Osuna property lot split

RANCHO SANTA FE — The Association board of directors approved a lot split on the Osuna property at the Jan. 21 meeting.
Parcel 1, on the southern portion of the site, is 3.3 gross acres with a 10,500-square-foot single-family residence. Parcel 2 encompasses the remainder of the 24.6 acres, which contains a majority of the horse keeping facilities as well as the Osuna Adobe.
The debate centered around whether the smaller parcel should be allowed two or three horses on the property. The Art Jury recommended two horses; Director Tim Sullivan wanted three. “It makes the property more desirable for a buyer with horses,” Sullivan insisted. In the end, Sullivan, an avid horse lover, simply didn’t have the support of the board and the lot was split as recommended by staff and the Art Jury.
The directors also approved a renovation on the Osuna apartment, which is used by the ranch foreman. The renovation is necessary to make it habitable and will not exceed $15,000.
Associate Planner Liz Avalon provided an update on the California Highway Patrol contract for overtime enforcement. The Association has an agreement with the CHP for 20 hours of overtime per week to help supplement the regular enforcement provided by the CHP and Sheriff’s Department. The overtime workers help deter speed violators in the Ranch as well as those talking or texting on cell phones while driving. President Bill Beckman thanked the CHP officers. “We appreciate all that you do,” he said.
However, Director Deb Plummer expressed concern that officers should focus on safety first and not, what she called “nuisance tickets.”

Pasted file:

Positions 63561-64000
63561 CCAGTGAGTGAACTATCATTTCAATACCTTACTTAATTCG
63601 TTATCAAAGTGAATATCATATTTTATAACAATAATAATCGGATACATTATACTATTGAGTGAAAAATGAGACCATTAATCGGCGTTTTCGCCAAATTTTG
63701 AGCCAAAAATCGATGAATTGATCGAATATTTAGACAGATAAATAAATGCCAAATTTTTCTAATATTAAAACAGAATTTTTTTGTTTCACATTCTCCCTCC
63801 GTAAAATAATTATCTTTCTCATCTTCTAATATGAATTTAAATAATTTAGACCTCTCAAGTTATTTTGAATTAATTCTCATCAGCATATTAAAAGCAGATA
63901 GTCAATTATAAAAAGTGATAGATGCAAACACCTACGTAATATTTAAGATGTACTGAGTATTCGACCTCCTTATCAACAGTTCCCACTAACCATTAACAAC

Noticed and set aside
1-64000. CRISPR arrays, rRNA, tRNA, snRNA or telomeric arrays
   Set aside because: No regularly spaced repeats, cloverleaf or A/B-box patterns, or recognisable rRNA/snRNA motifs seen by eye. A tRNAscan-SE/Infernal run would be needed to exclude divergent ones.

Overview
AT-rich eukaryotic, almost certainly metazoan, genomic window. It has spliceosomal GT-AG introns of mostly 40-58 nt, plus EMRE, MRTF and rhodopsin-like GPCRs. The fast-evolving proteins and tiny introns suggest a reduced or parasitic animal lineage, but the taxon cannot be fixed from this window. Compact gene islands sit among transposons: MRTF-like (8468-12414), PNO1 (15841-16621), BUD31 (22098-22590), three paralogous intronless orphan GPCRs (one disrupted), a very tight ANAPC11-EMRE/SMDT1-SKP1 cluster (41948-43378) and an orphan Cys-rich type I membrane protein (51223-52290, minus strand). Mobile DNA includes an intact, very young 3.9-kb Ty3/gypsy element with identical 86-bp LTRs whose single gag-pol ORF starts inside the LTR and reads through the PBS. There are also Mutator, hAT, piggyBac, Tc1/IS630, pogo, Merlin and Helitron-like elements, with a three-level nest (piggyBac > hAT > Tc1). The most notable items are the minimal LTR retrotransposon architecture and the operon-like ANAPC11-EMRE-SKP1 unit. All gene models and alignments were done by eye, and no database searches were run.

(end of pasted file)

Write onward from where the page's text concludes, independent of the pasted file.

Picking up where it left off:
“Since we (Association residents) are paying for this, we should direct what our priorities are,” Beckman agreed.
Manager Pete Smith agreed and there will be further discussion in the near future. The directors also agreed to purchase a new patrol vehicle to replace a vehicle that now has more than 93,000 miles.
At the meeting, Chief Financial Officer Steve Comstock gave a financial update on the Association. According to Comstock, the Association is operating with a $900,000 surplus. “Considering the economic times we live in, this is very good news,” he said. Even the Golf Club, which was a big economic concern to the Association just last year, is operating in the black. “This is an excellent report card from Steve Nordstrom,” said Comstock. Nordstrom manages the Rancho Santa Fe Golf Club.
The biggest area of concern, per Comstock’s report, was the Rancho Santa Fe Tennis Club. Enrollments are down and dues don’t cover the costs of operating the club. “We’ve got to take a good, hard look at this,” Comstock said.
The next Association meeting is scheduled for Feb. 4.

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